Building and maintaining a successful company hinges on having the right people to execute projects and drive results. People, we hear time and again, are your company's most valuable asset. But their success — and HR's ability to recruit, engage and retain them — depends on HR pros who are strategic decision-makers, armed with the proper tools to let them excel at their jobs. Modern HR professionals manage much more than payroll and benefits. But their technology tools, in many cases, haven't evolved past basic productivity software like email or Microsoft Word. HR simply can't be strategic with old-school tools that reduce people to statistics and give little insight into what the numbers mean. Emails and spreadsheets were not designed to deliver meaningful insights into people's performance, suggest when employees should be promoted or highlight skills gaps in a company. For that, HR needs a broader, more strategic set of talent management tools, which lets professionals manage every aspect of the workforce, from training and performance reviews to collaboration and succession planning. Yet, research shows that less than 25% of companies use a unified, holistic approach to their talent management. The Real Costs of "Doing Nothing" As a Talent Management Strategy The critical relationship between business strategy and HR strategy too often gets overlooked by senior leadership. While it may seem like the company is saving money by managing recruiting, training, performance and succession via manual and paper-based processes, in reality it’s costing your business more than you know. For example: Without a talent management strategy, a company with 2,000 employees is losing almost $2 million every year in preventable turnover alone. Businesses that don’t invest in learning suffer from decreased employee performance and engagement to such a degree that they can expect to realize less than half the median revenue per employee. That’s a direct impact on the business. In employee performance management, organizations without a focused strategy waste up to 34 days each year managing underperformers and realize lower net income. To learn more about the business impact of talent management and how to start building out your strategy, check out the eBook Why Your Nonexistent Talent Management Strategy is Costing You Money (And How to Fix It) and register for the March 19th webinar, Building the Business Case for Talent Management.
The Return of the Moderate Merit Budget – Wreaking Havoc on Pay for Performance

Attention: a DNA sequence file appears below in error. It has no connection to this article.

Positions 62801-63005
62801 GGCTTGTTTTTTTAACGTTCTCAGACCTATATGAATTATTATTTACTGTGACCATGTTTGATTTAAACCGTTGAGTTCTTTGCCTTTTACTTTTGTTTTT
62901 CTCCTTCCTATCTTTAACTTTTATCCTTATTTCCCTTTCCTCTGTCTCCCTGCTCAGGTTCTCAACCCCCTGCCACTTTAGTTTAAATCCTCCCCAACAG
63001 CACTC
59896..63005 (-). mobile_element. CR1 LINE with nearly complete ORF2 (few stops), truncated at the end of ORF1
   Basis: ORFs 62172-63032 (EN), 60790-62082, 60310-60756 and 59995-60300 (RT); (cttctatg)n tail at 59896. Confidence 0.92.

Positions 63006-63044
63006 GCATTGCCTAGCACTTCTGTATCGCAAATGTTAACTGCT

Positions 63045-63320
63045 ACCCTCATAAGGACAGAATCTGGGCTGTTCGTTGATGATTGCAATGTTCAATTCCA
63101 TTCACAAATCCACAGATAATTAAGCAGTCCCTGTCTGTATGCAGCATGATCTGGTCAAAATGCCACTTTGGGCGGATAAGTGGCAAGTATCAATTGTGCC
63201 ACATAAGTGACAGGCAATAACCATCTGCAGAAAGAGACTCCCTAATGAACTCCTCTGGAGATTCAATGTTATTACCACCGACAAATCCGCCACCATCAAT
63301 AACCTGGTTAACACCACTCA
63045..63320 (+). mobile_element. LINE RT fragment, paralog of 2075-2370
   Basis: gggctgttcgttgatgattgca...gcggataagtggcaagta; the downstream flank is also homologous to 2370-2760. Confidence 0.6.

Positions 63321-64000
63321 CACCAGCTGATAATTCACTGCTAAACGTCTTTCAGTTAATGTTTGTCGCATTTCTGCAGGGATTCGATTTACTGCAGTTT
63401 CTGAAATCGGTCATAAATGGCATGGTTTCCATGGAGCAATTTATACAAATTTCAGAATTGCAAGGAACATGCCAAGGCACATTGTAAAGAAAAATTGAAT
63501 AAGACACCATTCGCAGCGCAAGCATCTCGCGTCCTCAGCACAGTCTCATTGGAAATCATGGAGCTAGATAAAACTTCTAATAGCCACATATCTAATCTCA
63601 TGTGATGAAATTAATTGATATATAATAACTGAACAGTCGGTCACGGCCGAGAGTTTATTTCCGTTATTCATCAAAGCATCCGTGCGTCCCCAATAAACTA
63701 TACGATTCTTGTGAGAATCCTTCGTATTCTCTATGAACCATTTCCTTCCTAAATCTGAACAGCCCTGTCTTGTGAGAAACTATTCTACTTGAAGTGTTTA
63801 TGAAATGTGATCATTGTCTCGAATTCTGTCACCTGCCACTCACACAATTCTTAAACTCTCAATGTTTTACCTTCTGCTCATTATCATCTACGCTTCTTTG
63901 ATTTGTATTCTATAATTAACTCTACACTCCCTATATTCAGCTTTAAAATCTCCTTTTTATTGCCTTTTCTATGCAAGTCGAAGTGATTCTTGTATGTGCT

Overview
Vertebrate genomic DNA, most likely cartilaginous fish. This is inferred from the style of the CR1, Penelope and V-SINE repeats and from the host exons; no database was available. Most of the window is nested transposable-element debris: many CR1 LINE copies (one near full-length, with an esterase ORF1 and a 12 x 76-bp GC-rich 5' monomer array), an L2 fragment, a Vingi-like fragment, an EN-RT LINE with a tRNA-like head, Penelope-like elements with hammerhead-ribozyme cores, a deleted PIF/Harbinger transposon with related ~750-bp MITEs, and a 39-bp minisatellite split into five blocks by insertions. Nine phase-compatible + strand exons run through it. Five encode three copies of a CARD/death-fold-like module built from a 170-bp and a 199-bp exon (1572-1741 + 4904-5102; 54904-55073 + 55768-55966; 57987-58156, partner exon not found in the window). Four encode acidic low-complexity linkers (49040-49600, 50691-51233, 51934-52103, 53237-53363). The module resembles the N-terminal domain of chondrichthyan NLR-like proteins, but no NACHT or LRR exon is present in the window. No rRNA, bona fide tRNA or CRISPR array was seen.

With the economy now on steadier ground, most organizations have returned to administering a merit budget to the pre-recession levels of 3 to 3.5%. In the years immediately following the economic downturn, many merit budgets were eliminated entirely or were reduced significantly and reserved for a select segment of the employee population. Pay for performance has become a necessity for many organizations that are expected to accomplish more with fewer resources. I often get asked: "How can I truly award my top performers with such a limited budget? Should I do so at the expense of my ’Meets Expectations’ performers? What if I need to retain my ’Meets Expectations’ performers and giving them 0% to 2% increase puts me at great risk for turnover? But if I don’t recognize my top performers, don’t I risk losing them...?" These are difficult questions to answer, however you can determine the best solution for your organization by considering the following: Are your employees paid at market pay levels? Is your organization’s performance management process mature? Does your organization have other compensation programs in place to reward top performers (e.g. variable pay)? Market Pay If turnover is a concern, and your organization needs to maintain ’bench strength’ in order to achieve its strategic objectives, your biggest priority should be to ensure that you are paying your employees at market pay levels. Why? Historically, as the labor market strengthens, organizations become vulnerable in terms of losing people. Hiring and onboarding replacement talent is not only costly to the organization, but can also cause dissension among existing employees since new hires may be getting paid more. Be sure to stay abreast of market pay levels and trends, and use the merit budget to correct disparities. Performance Management Process Organizations vary significantly in terms of the maturity of their performance management process. Closely examine your organization’s process and look for ways to improve it. If there is a perception that one management team is an ’easier grader’ than the others, the process is inherently flawed and any pay for performance program will not be viewed as credible and fair by employees. A good place to start is to get a calibration process in place and communicate broad guidelines on expected distribution ratings. Variable Pay Programs Variable pay programs (e.g. bonuses) have become increasingly more popular across all industries and career levels. These programs provide the opportunity for employees to share in the organization’s success while not adding to fixed payroll costs. Some plans have an individual performance component which can be a very effective means to recognize top performers. However, in order for this type of program to be successful, individual goals and targets must be well documented and communicated. Again, this is largely based on the maturity of the organization’s performance management process which takes time to evolve. What are the best steps to avoid wreaking havoc on your pay for performance process? First ensure your pay levels are keeping pace with the market Continue to evolve your performance programs with calibration among managers and a rigorous goal setting process Promote variable pay plans to reward high performers without adding to fixed pay roll costs It’s not always an easy journey but, in the end, it’s best to use a measured approach that is based on business needs and a realistic assessment of your current programs and processes.